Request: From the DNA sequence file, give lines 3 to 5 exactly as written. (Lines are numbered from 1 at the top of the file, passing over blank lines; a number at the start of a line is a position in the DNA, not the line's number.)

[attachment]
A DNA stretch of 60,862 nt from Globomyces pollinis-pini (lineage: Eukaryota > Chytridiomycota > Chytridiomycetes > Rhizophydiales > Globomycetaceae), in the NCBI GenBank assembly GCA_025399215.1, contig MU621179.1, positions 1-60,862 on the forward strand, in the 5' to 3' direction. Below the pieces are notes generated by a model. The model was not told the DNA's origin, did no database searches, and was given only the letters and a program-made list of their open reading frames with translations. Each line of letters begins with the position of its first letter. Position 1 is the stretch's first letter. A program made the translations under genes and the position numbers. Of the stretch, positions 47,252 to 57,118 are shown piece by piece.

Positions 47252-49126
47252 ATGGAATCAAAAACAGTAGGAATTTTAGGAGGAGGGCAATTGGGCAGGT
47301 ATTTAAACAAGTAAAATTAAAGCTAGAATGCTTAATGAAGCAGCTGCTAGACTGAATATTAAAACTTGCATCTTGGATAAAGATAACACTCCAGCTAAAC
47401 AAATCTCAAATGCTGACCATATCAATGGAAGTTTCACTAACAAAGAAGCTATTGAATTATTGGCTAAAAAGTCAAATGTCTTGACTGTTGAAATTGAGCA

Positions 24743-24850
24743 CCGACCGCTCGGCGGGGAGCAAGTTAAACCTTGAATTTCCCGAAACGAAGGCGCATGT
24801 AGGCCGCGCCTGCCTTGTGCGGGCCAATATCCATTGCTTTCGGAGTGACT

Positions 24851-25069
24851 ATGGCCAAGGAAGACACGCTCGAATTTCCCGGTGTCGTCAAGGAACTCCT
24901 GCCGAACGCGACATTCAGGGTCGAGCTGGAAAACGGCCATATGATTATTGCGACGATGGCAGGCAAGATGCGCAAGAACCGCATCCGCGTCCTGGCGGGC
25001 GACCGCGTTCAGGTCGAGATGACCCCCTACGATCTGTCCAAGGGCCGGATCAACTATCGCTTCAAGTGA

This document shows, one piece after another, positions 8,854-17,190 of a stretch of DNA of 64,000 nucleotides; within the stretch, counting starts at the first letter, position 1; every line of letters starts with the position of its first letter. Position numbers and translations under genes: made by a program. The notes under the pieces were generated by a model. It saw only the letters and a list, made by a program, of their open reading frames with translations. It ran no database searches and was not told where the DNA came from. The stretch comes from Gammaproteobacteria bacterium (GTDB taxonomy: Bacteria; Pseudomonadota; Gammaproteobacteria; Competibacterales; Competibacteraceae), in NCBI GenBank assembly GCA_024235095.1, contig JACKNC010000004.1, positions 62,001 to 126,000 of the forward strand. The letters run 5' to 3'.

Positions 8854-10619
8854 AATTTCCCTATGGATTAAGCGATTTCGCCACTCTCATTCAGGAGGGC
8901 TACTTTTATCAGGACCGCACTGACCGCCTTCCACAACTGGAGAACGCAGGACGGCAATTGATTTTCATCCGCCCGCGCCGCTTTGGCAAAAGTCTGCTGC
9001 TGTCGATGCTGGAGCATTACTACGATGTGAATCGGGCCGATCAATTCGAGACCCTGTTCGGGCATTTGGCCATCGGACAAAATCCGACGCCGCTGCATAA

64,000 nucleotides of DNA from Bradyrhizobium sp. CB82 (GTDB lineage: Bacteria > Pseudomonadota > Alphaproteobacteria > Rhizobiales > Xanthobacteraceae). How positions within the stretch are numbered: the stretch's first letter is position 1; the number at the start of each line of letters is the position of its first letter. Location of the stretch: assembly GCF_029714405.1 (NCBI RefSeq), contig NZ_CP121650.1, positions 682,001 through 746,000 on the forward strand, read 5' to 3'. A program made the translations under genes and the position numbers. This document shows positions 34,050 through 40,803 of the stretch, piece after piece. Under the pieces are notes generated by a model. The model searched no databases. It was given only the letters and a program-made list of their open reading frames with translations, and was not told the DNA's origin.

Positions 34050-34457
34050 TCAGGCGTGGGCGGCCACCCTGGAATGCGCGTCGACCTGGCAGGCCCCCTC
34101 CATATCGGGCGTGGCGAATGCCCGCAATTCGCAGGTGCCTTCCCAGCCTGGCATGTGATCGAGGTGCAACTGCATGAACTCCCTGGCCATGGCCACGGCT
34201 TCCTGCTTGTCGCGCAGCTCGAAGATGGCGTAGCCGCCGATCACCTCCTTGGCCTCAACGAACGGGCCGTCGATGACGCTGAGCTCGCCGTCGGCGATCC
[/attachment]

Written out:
47252 ATGGAATCAAAAACAGTAGGAATTTTAGGAGGAGGGCAATTGGGCAGGT
47301 ATTTAAACAAGTAAAATTAAAGCTAGAATGCTTAATGAAGCAGCTGCTAGACTGAATATTAAAACTTGCATCTTGGATAAAGATAACACTCCAGCTAAAC
47401 AAATCTCAAATGCTGACCATATCAATGGAAGTTTCACTAACAAAGAAGCTATTGAATTATTGGCTAAAAAGTCAAATGTCTTGACTGTTGAAATTGAGCA